Human Dimensions

The human dimensions discipline includes ways humans interact with the environment and how these interactions impact Earth’s systems. It also explores the vulnerability of human communities to natural disasters and hazards.



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Human Dimensions

Human activities, such as the conversion of natural land to built-up areas, the cultivation of agricultural land, and the extent and type of agricultural production, movement and consumption of natural resources, can be tracked by sensors aboard Earth observing satellites. The combination of remotely sensed data with data collected by national and sub-national government agencies (such as census, disease, species diversity, and similar data) enables investigations into the impact of human activities on Earth. Additionally, these data are a vital resource for managing disaster response, such as using nighttime lights data to monitor power outages following storms or thermal anomaly data to track the movement of wildfires near populated areas.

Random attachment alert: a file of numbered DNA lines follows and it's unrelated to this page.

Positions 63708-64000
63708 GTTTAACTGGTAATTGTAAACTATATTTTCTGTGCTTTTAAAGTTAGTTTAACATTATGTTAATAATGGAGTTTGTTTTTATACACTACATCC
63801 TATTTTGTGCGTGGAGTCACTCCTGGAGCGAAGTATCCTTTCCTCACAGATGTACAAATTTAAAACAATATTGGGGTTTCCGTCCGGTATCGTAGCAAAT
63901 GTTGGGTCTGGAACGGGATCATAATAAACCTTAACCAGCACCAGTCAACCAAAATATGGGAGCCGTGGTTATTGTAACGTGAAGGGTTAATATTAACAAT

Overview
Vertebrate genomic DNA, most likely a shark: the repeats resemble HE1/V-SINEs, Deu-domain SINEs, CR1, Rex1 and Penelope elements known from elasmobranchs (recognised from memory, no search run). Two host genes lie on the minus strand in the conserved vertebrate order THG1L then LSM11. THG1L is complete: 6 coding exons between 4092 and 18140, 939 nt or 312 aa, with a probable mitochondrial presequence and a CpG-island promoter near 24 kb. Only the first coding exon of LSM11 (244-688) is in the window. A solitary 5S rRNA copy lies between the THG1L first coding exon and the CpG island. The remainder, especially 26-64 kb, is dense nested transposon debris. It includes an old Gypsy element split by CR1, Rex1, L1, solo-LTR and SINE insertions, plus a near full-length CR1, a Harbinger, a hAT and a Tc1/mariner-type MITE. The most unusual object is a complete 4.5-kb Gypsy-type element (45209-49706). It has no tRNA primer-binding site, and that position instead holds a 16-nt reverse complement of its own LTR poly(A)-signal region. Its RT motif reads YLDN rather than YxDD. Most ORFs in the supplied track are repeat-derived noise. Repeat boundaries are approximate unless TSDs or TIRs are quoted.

Definition source: Colorado State University

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